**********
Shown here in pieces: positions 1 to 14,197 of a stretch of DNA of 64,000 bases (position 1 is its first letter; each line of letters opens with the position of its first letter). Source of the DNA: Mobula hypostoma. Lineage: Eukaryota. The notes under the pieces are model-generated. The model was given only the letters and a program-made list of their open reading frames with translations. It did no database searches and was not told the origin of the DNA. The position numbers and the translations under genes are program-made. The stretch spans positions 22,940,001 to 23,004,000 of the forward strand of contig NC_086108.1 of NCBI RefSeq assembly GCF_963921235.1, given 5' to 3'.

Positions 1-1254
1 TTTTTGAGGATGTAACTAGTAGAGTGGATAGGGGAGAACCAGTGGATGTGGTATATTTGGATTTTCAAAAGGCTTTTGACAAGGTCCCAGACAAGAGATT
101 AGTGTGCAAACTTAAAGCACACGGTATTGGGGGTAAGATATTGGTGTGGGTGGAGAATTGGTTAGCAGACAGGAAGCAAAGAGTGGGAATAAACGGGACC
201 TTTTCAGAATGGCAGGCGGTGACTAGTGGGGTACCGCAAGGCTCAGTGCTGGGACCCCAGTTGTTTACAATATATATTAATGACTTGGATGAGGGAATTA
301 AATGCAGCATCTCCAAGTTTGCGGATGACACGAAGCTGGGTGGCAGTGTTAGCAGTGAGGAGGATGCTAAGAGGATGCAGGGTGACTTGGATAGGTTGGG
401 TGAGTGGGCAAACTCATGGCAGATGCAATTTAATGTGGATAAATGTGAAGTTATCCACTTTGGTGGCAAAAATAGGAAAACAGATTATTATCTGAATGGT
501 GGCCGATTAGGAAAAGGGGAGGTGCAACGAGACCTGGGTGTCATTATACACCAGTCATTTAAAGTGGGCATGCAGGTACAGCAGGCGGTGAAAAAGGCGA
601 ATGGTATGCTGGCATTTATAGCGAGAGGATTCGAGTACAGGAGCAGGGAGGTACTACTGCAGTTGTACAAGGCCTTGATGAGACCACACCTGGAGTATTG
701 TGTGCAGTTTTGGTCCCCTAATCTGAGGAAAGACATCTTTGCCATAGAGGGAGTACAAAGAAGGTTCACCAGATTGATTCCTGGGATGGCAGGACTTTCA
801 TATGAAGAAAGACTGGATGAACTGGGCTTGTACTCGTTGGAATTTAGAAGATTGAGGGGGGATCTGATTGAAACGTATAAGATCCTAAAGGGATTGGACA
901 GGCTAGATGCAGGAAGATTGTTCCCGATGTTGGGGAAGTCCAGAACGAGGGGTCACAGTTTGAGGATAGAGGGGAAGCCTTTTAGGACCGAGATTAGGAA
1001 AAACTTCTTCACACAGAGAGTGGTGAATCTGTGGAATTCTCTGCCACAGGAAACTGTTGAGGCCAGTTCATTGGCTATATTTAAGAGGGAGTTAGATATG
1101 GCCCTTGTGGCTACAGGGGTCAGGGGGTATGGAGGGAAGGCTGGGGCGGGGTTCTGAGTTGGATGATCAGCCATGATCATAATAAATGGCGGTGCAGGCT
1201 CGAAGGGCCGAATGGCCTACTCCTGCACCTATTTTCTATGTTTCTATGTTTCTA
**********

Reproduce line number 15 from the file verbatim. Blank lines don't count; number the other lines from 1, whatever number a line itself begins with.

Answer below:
1201 CGAAGGGCCGAATGGCCTACTCCTGCACCTATTTTCTATGTTTCTATGTTTCTA